Monday, February 20, 2012
You've got unsolicited mail...
ON the third day of the Chinese New Year, I received a text message from a political party leader of the area where I live, wishing me "Gong Xi Fa Cai".
In appreciation of the trouble he had taken, I promptly replied: "Thank you, boss."
I don't know him personally, hence the stock response I reserve for strangers or those whose identities I cannot figure out calling me on my mobile phone.
Usually, addressing someone as "boss", as I have seen others do many times, never fails to elicit a friendly response.
But the reason I replied was because the greeting came from a legitimate seven-digit mobile number, not the five-digit ones from insurance agents out to make a fast buck or a credit card agent trying to get you to sign up for another one.
My reply, however, did not evoke the usual "Thank you" or "Welcome" from the sender, which led me to wonder why he had bothered to send me a greeting but could not spare a few more sen on the SMS to acknowledge my "Thank you".
What troubled me more was the question of how the chap obtained my number.
Some years ago when owning mobile phones was the craze, I was extremely protective of my phone number.
I gave it out sparingly because I had learnt a few years earlier what giving out my email address without thinking could do to my inbox.
Even before the days of the Internet, I disliked unsolicited mail. In the 1980s, I remember, I had subscribed to a pocket-sized magazine that I will not name here out of professional courtesy.
Every two or three months, the people at the magazine would send me a brightly-coloured envelope that contained promises of my impending good fortune.
Days later, an even bigger envelope would arrive, containing a stack of colourful documents and an entry form that gave me a shot at winning RM250,000 - if I would only buy some home remedy books or encyclopedias.
After three years of receiving junk mail from that magazine company, despite having written numerous times begging them not to clutter my mailbox, I terminated my subscription.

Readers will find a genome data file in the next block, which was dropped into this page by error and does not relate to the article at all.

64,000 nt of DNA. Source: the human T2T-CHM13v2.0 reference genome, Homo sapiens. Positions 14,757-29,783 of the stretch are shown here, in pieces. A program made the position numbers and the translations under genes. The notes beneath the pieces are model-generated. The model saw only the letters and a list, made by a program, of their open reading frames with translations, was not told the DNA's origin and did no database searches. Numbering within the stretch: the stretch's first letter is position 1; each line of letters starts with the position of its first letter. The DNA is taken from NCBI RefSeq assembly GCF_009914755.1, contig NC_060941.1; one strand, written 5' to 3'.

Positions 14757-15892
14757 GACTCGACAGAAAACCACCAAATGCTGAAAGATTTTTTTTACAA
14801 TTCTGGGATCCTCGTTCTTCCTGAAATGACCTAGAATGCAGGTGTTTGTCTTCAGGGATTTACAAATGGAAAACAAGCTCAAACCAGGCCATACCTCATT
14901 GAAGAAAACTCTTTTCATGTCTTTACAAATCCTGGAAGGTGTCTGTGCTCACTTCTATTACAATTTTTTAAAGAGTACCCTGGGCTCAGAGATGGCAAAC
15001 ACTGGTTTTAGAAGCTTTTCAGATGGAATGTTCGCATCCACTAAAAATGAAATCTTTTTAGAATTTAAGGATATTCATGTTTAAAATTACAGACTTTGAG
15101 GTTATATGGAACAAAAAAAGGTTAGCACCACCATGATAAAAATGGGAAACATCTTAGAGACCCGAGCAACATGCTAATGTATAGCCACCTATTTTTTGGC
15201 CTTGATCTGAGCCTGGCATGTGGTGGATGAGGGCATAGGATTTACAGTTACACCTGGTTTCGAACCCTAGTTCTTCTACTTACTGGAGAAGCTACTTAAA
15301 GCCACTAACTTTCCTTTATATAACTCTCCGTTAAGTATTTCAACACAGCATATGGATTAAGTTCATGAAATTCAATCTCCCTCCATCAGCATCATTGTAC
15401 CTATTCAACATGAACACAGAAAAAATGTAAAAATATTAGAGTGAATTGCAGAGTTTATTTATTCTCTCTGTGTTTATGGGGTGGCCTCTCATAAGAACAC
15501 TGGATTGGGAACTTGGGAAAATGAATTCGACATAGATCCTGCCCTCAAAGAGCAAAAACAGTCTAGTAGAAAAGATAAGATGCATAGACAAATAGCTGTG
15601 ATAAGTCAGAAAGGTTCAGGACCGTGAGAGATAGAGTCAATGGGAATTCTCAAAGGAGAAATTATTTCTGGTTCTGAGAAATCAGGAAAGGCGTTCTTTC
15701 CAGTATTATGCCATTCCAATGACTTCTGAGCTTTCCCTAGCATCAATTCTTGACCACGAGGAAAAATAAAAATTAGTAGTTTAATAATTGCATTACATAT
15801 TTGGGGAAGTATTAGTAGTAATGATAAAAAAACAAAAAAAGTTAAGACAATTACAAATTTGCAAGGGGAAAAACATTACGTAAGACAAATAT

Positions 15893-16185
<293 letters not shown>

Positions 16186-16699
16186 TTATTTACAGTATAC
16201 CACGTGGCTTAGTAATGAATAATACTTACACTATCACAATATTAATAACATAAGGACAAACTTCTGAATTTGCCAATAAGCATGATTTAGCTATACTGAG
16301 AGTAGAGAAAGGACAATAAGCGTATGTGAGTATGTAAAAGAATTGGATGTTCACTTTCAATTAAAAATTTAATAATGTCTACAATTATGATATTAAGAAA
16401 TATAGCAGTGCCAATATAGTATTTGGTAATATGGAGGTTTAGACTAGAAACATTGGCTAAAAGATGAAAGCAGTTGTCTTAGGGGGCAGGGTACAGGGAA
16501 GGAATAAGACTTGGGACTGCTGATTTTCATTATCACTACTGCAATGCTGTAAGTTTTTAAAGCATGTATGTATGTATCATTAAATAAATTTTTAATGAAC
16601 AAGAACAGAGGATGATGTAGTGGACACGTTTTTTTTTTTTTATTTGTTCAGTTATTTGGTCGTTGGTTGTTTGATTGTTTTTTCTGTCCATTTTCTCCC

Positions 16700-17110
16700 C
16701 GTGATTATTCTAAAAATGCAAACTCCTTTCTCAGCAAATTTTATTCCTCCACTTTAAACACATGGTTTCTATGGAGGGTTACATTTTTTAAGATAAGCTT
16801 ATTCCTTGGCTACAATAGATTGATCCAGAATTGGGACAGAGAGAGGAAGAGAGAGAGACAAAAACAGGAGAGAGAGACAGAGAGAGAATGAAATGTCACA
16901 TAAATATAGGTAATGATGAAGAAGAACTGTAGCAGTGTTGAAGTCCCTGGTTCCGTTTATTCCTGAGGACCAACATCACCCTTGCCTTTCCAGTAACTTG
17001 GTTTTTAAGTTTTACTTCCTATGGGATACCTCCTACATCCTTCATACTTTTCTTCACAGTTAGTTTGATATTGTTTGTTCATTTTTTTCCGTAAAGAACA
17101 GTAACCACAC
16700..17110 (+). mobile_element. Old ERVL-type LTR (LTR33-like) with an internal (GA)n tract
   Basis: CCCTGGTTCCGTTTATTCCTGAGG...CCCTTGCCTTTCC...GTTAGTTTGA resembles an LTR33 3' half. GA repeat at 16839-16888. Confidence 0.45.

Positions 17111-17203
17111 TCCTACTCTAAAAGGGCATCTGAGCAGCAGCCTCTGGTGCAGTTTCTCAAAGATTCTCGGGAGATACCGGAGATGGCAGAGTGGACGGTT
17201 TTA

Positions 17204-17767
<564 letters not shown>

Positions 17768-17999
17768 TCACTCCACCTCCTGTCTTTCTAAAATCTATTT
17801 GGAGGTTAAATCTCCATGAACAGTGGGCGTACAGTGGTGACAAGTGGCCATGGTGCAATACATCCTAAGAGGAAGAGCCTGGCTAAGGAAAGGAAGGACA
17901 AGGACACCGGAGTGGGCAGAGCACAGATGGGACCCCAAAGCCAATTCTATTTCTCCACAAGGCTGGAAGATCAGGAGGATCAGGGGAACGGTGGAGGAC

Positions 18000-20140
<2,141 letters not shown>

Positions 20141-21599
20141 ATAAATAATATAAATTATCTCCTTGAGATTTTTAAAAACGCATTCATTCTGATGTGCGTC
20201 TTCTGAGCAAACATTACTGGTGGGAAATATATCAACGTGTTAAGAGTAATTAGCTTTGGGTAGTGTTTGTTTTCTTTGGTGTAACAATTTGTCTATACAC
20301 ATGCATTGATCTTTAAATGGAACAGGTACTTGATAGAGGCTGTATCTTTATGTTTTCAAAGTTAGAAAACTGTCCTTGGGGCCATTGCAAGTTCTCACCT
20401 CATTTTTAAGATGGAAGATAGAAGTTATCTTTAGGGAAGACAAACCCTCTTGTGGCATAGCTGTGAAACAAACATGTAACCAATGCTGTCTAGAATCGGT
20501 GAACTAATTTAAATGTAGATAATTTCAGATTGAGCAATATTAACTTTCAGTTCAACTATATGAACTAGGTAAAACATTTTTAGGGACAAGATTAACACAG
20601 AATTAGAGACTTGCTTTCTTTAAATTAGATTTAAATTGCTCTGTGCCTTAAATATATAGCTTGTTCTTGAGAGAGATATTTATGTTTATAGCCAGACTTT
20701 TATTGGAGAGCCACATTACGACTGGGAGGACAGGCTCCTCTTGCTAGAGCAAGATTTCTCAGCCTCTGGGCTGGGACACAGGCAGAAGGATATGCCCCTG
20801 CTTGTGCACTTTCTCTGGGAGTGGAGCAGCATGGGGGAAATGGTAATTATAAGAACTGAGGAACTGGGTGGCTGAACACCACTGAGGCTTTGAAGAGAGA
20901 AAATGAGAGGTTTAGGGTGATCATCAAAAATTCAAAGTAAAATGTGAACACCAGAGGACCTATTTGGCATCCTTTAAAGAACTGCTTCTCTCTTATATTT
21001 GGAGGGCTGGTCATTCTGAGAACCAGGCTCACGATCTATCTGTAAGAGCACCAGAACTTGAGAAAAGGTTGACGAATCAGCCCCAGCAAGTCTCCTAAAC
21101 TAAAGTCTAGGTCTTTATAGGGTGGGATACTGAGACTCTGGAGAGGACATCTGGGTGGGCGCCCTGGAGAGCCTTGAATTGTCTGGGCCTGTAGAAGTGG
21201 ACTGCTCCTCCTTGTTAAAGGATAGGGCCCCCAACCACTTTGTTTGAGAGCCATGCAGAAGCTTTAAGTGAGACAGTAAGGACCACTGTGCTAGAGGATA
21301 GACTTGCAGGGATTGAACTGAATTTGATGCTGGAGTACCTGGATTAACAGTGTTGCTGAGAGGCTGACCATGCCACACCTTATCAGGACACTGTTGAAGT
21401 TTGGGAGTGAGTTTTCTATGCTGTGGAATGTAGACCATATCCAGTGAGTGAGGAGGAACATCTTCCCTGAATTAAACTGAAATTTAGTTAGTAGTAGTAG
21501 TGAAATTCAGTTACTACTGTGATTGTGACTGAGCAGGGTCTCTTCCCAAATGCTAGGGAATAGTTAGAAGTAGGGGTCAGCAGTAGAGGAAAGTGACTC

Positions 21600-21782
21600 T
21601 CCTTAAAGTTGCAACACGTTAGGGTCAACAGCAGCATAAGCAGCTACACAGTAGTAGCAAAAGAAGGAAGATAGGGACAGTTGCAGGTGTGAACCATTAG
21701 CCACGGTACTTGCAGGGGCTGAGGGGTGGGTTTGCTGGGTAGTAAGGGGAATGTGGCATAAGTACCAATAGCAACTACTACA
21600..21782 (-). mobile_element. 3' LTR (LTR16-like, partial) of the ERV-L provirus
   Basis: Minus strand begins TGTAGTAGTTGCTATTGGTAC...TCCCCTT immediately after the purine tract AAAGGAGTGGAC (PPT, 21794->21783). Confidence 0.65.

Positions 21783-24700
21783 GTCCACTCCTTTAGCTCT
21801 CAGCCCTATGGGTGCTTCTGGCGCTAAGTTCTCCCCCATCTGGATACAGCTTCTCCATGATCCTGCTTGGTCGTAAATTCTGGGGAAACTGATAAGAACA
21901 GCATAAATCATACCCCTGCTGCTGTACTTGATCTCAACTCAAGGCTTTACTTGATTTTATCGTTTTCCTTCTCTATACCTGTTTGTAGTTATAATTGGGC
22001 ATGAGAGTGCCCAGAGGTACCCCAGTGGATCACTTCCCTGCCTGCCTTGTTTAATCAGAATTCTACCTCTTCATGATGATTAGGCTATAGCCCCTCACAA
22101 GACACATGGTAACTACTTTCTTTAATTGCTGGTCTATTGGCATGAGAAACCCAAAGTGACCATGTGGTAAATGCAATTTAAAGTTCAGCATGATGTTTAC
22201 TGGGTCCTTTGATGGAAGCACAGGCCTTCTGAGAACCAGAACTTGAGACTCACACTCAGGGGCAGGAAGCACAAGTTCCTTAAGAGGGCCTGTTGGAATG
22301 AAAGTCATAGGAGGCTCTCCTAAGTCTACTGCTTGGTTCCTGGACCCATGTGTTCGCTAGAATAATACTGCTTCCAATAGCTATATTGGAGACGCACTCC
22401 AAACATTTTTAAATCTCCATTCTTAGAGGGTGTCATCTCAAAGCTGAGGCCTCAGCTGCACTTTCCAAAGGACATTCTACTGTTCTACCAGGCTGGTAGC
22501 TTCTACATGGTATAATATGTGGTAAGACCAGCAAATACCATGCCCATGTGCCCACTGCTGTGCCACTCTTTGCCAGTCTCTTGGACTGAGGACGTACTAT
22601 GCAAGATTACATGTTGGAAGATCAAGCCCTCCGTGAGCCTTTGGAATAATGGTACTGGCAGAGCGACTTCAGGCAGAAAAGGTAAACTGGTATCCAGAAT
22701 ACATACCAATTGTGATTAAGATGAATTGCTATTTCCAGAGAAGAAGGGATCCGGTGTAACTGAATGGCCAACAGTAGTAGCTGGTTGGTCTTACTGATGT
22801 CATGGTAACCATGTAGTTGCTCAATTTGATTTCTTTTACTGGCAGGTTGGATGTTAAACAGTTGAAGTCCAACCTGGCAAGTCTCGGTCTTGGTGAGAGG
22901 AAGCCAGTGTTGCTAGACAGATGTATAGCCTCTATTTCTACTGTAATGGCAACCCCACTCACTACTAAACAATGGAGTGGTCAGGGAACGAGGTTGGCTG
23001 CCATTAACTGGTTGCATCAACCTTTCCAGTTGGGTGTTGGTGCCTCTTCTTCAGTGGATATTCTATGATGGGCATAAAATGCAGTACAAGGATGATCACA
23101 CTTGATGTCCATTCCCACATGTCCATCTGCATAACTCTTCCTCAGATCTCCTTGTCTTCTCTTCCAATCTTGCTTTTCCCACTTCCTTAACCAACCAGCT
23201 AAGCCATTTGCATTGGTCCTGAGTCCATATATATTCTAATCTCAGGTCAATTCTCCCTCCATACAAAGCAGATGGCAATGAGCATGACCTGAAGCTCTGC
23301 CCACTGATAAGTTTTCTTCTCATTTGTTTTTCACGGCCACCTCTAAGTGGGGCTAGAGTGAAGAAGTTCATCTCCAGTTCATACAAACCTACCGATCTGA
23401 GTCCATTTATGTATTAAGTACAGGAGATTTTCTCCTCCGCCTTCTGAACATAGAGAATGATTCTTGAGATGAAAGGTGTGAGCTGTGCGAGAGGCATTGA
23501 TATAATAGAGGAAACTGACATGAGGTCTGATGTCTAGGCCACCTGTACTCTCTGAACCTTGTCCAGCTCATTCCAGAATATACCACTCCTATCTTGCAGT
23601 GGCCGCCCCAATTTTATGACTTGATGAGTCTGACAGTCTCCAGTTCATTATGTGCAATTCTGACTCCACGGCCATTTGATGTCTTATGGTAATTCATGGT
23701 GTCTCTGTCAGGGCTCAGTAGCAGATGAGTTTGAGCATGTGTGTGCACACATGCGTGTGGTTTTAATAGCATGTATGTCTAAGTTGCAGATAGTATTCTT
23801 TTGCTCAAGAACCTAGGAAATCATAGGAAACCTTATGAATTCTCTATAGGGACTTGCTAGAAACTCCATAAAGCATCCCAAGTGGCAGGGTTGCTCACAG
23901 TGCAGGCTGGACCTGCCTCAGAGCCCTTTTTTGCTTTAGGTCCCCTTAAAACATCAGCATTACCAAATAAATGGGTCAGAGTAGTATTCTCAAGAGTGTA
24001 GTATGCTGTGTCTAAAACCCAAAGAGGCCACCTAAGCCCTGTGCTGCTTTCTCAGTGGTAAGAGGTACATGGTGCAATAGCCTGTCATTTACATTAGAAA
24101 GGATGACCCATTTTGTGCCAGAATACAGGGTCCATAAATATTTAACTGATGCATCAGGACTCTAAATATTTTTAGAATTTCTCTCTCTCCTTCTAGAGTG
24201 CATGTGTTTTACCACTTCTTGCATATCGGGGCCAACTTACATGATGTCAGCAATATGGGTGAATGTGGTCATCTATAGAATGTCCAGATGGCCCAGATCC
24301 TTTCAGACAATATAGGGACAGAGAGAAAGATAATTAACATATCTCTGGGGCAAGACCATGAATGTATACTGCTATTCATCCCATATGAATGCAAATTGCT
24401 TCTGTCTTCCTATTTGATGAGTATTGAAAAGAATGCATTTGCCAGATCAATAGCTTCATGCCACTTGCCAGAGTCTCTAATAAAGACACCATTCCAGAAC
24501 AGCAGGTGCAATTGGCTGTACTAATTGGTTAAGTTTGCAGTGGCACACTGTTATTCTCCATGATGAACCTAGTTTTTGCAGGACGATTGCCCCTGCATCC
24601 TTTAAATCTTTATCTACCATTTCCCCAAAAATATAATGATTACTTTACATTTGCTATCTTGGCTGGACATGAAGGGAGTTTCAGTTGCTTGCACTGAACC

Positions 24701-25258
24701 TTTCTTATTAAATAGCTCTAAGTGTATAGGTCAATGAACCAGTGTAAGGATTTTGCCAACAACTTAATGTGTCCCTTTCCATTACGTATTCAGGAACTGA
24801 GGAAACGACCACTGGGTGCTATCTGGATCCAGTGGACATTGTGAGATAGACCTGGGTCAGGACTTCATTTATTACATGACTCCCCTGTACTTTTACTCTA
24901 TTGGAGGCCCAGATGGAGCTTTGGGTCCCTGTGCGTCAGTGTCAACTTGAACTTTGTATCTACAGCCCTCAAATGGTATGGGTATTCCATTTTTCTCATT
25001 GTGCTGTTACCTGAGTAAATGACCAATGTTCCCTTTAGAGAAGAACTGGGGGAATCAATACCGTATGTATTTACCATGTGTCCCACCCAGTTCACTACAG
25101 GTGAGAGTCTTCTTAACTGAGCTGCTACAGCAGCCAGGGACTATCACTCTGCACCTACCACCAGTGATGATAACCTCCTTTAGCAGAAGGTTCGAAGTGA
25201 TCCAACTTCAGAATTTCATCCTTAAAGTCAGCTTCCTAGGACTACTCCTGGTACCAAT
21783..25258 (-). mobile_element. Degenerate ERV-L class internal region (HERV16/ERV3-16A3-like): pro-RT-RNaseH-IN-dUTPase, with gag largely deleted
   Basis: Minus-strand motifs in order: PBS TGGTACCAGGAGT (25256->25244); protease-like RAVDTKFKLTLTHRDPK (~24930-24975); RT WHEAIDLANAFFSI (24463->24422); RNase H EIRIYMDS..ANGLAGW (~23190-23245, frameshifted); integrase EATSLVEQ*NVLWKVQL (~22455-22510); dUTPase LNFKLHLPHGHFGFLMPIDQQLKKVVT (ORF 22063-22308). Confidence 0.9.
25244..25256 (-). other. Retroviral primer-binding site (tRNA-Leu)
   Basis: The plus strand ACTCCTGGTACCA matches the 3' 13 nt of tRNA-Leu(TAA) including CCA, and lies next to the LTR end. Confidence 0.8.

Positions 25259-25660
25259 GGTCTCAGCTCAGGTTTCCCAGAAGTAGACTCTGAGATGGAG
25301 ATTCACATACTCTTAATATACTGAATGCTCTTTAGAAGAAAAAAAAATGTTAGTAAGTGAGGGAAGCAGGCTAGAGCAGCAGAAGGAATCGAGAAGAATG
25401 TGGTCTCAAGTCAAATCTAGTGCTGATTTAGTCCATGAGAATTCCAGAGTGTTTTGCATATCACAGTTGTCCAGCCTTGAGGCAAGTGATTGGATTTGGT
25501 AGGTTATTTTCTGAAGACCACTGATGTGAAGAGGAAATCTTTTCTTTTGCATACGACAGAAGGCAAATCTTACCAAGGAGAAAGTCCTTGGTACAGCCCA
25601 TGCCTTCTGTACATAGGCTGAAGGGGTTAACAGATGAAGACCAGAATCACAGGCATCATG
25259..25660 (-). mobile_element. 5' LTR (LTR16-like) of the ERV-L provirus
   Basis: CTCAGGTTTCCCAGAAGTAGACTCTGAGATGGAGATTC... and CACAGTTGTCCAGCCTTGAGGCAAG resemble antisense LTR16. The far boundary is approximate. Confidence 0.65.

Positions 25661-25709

Even now, I still receive mails from them, asking if I would renew my subscription.
I responded the same way to my one-time favourite petrol company years ago.
It started when I signed up for its loyalty card and I was required to give out my mobile phone number. I remember the incident well because it was the first time I had given my number to a commercial establishment.
Six months down the line, I started receiving not only offers and promotions via SMS to my phone, but also many good news that I had been shortlisted to win big sums of money; to qualify, all I to do was send a short message or call a foreign number.
When I posted the content of the SMS text on a blog, people who had received similar messages related their experiences, most had the same story to tell. That was when I realised idea how spammers got my number.
I have always wondered if someone at the petrol company had given or sold my phone number to a third party and that prompted me to I terminate my loyalty card membership with the company.
The reason I still go their petrol stations is because I am giving the company the benefit of the doubt - that my telco could also be responsible for the unsolicited SMS text messages I receive these days.
Posted by ES Tung at 4:09 PM
Labels: Weekly Column
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